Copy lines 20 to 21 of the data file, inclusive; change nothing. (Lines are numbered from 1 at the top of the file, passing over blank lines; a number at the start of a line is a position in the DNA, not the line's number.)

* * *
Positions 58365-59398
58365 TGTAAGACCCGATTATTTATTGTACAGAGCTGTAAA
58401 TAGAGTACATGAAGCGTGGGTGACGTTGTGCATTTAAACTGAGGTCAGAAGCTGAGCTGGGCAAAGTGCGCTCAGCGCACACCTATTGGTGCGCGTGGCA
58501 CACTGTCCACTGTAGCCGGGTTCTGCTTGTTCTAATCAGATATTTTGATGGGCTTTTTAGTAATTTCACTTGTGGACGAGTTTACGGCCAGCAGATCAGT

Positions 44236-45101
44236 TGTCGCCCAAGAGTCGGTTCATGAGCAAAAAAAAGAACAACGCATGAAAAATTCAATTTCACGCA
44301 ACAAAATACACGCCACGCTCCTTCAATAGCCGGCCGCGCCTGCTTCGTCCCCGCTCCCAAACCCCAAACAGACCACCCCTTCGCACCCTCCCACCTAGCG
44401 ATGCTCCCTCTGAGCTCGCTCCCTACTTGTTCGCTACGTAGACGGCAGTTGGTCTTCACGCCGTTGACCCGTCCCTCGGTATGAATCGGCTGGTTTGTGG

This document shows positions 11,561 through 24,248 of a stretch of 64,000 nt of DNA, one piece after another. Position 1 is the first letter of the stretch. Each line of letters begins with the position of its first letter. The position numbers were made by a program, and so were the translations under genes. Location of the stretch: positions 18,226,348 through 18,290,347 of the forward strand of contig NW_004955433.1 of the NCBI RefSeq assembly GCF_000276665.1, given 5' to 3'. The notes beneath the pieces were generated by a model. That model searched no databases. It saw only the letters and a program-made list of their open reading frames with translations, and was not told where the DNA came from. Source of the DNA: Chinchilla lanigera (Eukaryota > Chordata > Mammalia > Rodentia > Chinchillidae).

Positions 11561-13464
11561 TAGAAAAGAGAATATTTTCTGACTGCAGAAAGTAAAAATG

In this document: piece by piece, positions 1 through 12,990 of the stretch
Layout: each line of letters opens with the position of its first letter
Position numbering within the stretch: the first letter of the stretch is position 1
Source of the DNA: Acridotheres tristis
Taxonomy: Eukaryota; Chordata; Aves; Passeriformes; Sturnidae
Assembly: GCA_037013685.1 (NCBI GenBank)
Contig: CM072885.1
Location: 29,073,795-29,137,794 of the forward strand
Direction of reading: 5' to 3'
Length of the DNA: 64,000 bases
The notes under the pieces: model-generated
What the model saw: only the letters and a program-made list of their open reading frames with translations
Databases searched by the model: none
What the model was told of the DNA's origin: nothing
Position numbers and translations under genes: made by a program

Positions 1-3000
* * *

Direction of reading: 5' to 3'
Length of the DNA: 64,000 bases